Special thanks to SheSpeaks/MARS for sponsoring today's post.
I've been writing a lot lately about the anti-inflammation eating plan I'm following and sharing recipes that help me stick to it. Finding lots of choices that fit my dietary guidelines is essential to sticking to my diet. However, the one thing I do that makes it REALLY easy to follow such a strict diet is to allow myself to cheat. I'm a firm believer in the power of rewards and in the importance of allowing for indulgences whenever you follow a strict protocol of any kind.
Why Cheating on Your Diet Helps You Stick to it
Although it seems counter-intuitive, and perhaps downright hypocritical, cheating on your diet actually makes it much easier to stick to it. Here's why:
- Giving into your cravings in a controlled way prevents cravings from sabotaging your diet – How many times have you completely abandoned a healthy eating plan because after days or weeks of strictly adhering to it, you finally break down and eat an entire bag of potato chips or a whole box of Girl Scout cookies? If you never let your cravings build to an obsession, they don't have the power to derail you.
- Using indulgences as rewards provides positive reinforcement for good behavior – One of the best tools for permanent behavior change is positive reinforcement (you can read more about this in my post on How to Make Health a Habit). If you reward yourself each day or week for doing well on your diet, you're more likely to continue to do well.
Is There a Right and Wrong Way to Cheat?
Yes! If you cheat on a daily basis by ending the day with a 1/2 pound greasy burger with extra cheese, bacon, and a side of fries, you will completely undo any progress you've made by eating healthy all day. This might be an acceptable cheat if you use it infrequently though. So, when deciding which “cheats” you will use as rewards, take these things into consideration:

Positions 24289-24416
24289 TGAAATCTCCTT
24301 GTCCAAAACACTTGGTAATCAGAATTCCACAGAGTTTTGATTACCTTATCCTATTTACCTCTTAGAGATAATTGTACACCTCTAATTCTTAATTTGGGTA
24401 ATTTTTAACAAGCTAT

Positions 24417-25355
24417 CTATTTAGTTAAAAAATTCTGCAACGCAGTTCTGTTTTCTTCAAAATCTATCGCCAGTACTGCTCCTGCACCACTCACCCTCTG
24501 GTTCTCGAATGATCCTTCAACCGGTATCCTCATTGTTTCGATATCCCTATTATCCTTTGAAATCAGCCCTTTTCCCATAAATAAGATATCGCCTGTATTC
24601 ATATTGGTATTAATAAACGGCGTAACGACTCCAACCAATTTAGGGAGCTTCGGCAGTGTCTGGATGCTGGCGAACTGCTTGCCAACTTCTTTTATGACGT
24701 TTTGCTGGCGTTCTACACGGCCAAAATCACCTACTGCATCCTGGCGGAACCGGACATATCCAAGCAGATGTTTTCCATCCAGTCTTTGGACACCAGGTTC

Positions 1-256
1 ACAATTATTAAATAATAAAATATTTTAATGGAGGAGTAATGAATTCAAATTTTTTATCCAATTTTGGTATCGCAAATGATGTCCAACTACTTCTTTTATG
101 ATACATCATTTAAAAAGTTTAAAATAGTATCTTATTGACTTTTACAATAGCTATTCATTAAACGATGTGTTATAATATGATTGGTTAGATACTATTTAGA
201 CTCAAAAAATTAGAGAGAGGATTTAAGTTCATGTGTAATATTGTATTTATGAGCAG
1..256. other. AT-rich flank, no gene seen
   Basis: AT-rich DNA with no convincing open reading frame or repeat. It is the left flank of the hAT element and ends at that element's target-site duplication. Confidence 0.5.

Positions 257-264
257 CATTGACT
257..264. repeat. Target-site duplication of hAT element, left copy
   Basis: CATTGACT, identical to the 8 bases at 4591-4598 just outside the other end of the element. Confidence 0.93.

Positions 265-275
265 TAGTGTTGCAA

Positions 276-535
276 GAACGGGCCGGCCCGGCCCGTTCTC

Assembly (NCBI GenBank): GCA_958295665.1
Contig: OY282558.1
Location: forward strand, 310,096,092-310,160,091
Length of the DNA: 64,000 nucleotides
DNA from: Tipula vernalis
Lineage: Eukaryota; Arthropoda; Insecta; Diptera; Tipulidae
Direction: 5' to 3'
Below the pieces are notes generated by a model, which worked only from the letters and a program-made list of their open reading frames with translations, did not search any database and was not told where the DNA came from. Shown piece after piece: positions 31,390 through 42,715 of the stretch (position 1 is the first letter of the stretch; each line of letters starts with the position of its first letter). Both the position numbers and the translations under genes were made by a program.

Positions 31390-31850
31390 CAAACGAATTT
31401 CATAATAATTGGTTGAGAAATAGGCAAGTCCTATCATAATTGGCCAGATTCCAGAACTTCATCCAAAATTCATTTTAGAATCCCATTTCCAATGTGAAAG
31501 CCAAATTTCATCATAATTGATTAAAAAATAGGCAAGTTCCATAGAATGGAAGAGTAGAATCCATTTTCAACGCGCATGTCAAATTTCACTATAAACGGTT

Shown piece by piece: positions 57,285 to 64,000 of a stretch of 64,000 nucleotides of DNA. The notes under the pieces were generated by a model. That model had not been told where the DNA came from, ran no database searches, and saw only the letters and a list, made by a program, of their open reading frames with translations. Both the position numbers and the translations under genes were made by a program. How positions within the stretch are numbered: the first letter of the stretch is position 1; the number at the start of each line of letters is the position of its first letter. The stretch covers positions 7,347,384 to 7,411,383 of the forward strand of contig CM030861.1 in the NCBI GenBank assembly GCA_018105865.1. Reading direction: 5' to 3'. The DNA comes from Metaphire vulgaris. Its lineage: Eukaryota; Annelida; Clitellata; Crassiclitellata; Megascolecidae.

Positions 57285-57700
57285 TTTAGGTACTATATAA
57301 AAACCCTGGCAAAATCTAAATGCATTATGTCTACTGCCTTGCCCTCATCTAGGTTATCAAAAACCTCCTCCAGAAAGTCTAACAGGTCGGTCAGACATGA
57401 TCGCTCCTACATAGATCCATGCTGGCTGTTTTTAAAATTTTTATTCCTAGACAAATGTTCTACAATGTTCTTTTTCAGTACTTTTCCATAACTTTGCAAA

- How often can I cheat? – I'm an instant gratification type of person so I allow myself daily cheats. After dinner, if I've eaten healthy all day, I reward myself with a SNICKERS Crisper. The combination of chocolate, caramel, and peanuts satisfies all of my indulgent cravings (sweet, salty, and gooey) and the crisped rice that replaces the nougat in regular SNICKERS® candy bars lightens it up enough that I don't feel like I'm derailing my progress.
- How indulgent can my reward be? – Obviously, if you are “cheating” every day like me, your reward should be something small that won't undo your diet. The SNICKERS Crisper squares I eat only have 100 calories each. If you want to reward yourself with a fat and calorie-laden meal, you should use it as positive reinforcement for a longer time period (no more than weekly).
Another way I cheat is to keep one of my rewards with me. I keep a full-size SNICKERS Crisper bar in my purse. This way, if I'm out and feel tempted by a slice of cheesecake, an ice cream sundae or a peanut butter chocolate cupcake, I have a dessert that will satisfy my sweet tooth with less guilt. Also, by keeping my reward with me at all times, it's a constant reminder that if I'm good and choose the salad instead of the quesadilla, I'll earn my treat at the end of the day.
My family also keeps a bag of these emergency provisions to help them scare away this beast:
And return the happy, loving mother I really am. 🙂
I'm not sure how many of these provisions they have, but I'm pretty sure there's more than one of these bags hidden in strategic locations around my home.
If you cheat wisely by planning ahead and establishing a set of rules to earn your treats, allowing for these small indulgences can play a significant role in helping you stick to your dieting goals. The trick is to choose rewards that satisfy your cravings without undoing all of your hard work.